Antarctic ice shelf disintegration triggered by sea ice loss and ocean swell

Journal: Nature

Published: 2018-06-13

DOI: 10.1038/s41586-018-0212-1

Affiliations: 7

Authors: 6

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Research Highlight

Breaking the ice through global warming

© Education Images/Getty

© Education Images/Getty

The loss of sea ice in Antarctica due to global warming may accelerate the break-up of massive ice shelves, scientists have found.

The break-up of ice shelves in Antarctica is a concern because it can raise sea levels around the globe, leading to increased flooding of low-lying areas. Climate scientists have found several mechanisms by which global warming can increase the frequency of such events.

Now, a team of six scientists, including a mathematical modeller from the University of Adelaide, has found a mechanism that had not been considered previously. They found that sea ice acts as a buffer that protects the ice shelves from the onslaught of ocean waves. As this buffer is removed due to rising temperatures, wave action will cause the edges of the ice shelves to flex, making them more vulnerable to break-up.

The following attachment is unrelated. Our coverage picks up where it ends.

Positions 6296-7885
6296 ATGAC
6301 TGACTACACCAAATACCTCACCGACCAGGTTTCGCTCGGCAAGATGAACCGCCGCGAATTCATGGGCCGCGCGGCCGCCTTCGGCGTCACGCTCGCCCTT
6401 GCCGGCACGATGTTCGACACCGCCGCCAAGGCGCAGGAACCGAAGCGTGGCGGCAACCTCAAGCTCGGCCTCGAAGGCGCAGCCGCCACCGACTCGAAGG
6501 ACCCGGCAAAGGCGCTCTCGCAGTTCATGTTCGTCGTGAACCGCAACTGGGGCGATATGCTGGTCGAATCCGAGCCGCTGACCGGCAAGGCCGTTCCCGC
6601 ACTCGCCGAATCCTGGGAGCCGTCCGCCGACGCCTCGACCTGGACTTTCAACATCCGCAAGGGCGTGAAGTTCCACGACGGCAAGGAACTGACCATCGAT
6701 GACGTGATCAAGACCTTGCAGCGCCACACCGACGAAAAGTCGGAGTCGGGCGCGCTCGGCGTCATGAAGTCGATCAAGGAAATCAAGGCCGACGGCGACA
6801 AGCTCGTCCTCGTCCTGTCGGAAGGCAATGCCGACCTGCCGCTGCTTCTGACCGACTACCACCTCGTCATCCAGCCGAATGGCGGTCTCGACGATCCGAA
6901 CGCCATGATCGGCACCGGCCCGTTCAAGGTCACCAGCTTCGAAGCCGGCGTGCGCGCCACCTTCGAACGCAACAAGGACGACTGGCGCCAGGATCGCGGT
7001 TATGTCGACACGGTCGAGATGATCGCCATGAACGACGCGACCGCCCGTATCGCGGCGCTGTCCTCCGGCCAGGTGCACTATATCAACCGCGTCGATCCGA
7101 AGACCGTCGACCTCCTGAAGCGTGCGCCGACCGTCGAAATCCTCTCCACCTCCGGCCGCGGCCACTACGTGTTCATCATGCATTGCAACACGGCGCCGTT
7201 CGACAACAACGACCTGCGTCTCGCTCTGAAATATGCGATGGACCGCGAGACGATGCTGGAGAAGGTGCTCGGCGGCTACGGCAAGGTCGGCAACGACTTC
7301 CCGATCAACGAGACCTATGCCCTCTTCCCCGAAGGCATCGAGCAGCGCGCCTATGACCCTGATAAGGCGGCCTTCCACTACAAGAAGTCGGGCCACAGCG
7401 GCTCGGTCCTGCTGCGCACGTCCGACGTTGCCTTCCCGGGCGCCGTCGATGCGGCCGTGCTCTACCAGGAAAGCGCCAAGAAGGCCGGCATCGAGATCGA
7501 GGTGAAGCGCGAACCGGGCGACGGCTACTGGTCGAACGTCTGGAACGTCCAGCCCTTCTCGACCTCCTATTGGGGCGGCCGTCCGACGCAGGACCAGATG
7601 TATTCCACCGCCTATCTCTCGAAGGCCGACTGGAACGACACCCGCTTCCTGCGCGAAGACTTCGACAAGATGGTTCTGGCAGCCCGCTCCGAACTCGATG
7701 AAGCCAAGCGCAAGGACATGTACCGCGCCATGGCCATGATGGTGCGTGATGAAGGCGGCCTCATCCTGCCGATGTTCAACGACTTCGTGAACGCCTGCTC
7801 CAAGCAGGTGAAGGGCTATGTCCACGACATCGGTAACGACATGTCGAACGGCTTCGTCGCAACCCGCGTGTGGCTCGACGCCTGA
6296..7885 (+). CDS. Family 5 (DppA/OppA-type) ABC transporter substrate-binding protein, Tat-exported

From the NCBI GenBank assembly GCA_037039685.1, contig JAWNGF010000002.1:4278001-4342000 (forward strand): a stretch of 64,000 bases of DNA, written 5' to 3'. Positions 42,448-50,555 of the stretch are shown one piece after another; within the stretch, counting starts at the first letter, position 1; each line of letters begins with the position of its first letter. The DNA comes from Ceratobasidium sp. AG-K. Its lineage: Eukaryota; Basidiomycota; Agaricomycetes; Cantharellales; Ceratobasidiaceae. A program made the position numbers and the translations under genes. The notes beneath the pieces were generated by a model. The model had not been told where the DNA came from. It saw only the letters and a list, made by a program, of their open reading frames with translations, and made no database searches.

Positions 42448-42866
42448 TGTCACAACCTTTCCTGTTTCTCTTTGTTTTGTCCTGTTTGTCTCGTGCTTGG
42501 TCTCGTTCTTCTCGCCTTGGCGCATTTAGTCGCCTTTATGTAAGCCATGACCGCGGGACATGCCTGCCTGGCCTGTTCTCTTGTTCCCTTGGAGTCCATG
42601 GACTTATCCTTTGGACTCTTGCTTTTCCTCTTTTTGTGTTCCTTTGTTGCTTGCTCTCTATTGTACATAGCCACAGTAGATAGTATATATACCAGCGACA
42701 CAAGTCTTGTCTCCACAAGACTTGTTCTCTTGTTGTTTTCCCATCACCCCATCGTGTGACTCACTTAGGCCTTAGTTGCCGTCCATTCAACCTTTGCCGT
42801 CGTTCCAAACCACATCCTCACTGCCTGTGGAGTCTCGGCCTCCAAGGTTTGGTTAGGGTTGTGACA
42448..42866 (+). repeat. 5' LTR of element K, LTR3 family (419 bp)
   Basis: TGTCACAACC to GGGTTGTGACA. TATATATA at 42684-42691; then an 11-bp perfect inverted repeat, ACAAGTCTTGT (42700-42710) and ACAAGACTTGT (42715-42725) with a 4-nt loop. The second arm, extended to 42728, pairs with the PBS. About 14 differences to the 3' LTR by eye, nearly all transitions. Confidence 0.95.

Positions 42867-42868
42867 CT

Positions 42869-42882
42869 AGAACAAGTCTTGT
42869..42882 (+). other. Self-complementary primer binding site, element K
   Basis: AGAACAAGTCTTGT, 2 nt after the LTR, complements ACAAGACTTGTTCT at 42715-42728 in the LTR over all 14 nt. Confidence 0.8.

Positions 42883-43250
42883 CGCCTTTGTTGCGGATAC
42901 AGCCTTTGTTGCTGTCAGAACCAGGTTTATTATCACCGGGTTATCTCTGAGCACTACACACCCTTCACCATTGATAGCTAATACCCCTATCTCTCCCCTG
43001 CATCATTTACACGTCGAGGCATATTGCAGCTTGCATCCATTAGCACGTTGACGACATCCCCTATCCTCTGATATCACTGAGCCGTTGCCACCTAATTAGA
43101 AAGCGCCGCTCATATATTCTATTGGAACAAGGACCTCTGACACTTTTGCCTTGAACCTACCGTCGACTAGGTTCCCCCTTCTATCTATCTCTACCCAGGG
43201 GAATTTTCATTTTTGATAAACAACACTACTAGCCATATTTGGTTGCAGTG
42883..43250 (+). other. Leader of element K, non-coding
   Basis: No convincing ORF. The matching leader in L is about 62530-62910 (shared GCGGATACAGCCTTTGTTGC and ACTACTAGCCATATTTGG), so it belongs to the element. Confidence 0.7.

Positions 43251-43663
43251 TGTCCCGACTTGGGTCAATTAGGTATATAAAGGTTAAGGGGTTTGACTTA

This effect is expected to increase global sea levels faster than previous predictions that did not account for it.

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  1. Nature 558, 383–389 (2018). doi: 10.1038/s41586-018-0212-1
Institutions Share
Antarctic Climate and Ecosystems Cooperative Research Centre (ACE CRC), Australia 0.17
National Snow and Ice Data Center (NSIDC), United States of America (USA) 0.17
The University of Adelaide (Adelaide Uni), Australia 0.17
University of Otago, New Zealand 0.17
Institute of Arctic and Alpine Research (INSTAAR), CU-Boulder, United States of America (USA) 0.17
Australian Antarctic Division (AAD), AWE, Australia 0.08
Bureau of Meteorology (BOM), Australia 0.08